Students needing a break from studying now have the opportunity to de-stress in a new way.
Yesterday marked the grand opening of the University”s first Cyber Lounge in the Michigan League Underground.
Designed by students from the School of Architecture and Urban Planning, the lounge hosts several gaming stations that are open to students, faculty and staff.
“The purpose is to provide the students with a place that offers relief from the stress of academic life. The Cyber Lounge is a cool place for people to do that,” League Program Coordinator Benita Murrel said.
As the University”s first non-academic computing site, the Cyber Lounge represents a significant cooperative effort amongst the Michigan League, Information Technology Central Services and University students, League Director Bob Yecke said.
Bill Niester manager of campus computing sites said the University maintains more than 1,800 computers in almost 50 computing sites, all intended for academic use.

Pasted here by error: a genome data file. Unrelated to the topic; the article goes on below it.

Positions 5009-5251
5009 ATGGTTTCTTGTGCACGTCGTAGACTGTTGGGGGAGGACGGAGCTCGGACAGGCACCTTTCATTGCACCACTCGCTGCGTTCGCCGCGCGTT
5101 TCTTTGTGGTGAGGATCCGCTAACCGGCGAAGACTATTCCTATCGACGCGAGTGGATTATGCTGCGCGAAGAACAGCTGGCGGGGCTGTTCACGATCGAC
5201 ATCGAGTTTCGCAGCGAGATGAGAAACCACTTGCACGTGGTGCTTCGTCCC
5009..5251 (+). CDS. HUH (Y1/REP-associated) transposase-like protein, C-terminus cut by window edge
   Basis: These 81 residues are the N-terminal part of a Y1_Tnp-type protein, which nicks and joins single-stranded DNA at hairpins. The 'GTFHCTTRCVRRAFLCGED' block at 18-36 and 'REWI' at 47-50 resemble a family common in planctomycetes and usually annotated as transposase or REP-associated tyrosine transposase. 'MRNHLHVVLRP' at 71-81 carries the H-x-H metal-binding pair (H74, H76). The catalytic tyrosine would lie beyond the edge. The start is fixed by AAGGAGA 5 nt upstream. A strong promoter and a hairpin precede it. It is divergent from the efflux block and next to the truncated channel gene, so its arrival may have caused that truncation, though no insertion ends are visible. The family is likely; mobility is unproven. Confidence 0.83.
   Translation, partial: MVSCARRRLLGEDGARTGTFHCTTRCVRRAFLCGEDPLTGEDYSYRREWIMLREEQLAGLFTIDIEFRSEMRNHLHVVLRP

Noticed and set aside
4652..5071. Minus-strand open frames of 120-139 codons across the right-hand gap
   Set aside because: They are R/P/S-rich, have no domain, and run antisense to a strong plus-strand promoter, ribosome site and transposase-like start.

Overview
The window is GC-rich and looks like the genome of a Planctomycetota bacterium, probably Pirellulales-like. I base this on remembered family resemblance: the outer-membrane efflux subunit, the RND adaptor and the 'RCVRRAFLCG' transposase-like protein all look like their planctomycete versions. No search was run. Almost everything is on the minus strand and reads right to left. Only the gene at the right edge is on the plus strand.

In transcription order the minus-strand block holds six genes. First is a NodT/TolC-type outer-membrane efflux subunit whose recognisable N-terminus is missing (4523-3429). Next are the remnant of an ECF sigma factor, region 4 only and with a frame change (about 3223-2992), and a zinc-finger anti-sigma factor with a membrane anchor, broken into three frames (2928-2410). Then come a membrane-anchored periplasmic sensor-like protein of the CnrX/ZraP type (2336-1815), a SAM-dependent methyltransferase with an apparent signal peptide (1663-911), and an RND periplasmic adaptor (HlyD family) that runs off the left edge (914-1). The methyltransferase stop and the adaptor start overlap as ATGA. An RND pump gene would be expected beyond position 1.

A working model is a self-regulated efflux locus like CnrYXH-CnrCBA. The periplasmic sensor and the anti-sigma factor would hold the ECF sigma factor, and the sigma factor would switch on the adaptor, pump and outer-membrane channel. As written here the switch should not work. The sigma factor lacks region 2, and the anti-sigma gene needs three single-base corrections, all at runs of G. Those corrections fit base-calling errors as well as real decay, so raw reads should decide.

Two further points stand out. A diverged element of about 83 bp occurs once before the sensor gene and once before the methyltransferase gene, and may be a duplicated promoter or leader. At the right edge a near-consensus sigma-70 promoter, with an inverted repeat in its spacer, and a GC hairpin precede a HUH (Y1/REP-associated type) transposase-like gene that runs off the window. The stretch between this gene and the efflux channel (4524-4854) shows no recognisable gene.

But the Cyber Lounge consists of 18 gaming stations that contain no educational software.
“We want the kids that play games to come here. And if you want to do academic work, Angell Hall is not far away,” Yecke said.
LSA junior Peter Kim said he uses the Cyber Lounge to get away from his schoolwork.
“I was done with all my papers today and I needed a place to unwind. The lounge is close to where I live so it”s very convenient,” he said.
Though the lounge is still in its fledgling stage, LSA sophomore and League employee Sahil Gupta said they already have game tournaments lined up.
“Since we get a big group of kids every weekday, we”ve organized a Quake 3 tournament for March 13,” he said.
Based on the success of this site, the University will consider opening other cyber lounges in other heavily student-populated areas such as the Michigan Union and Pierpoint Commons.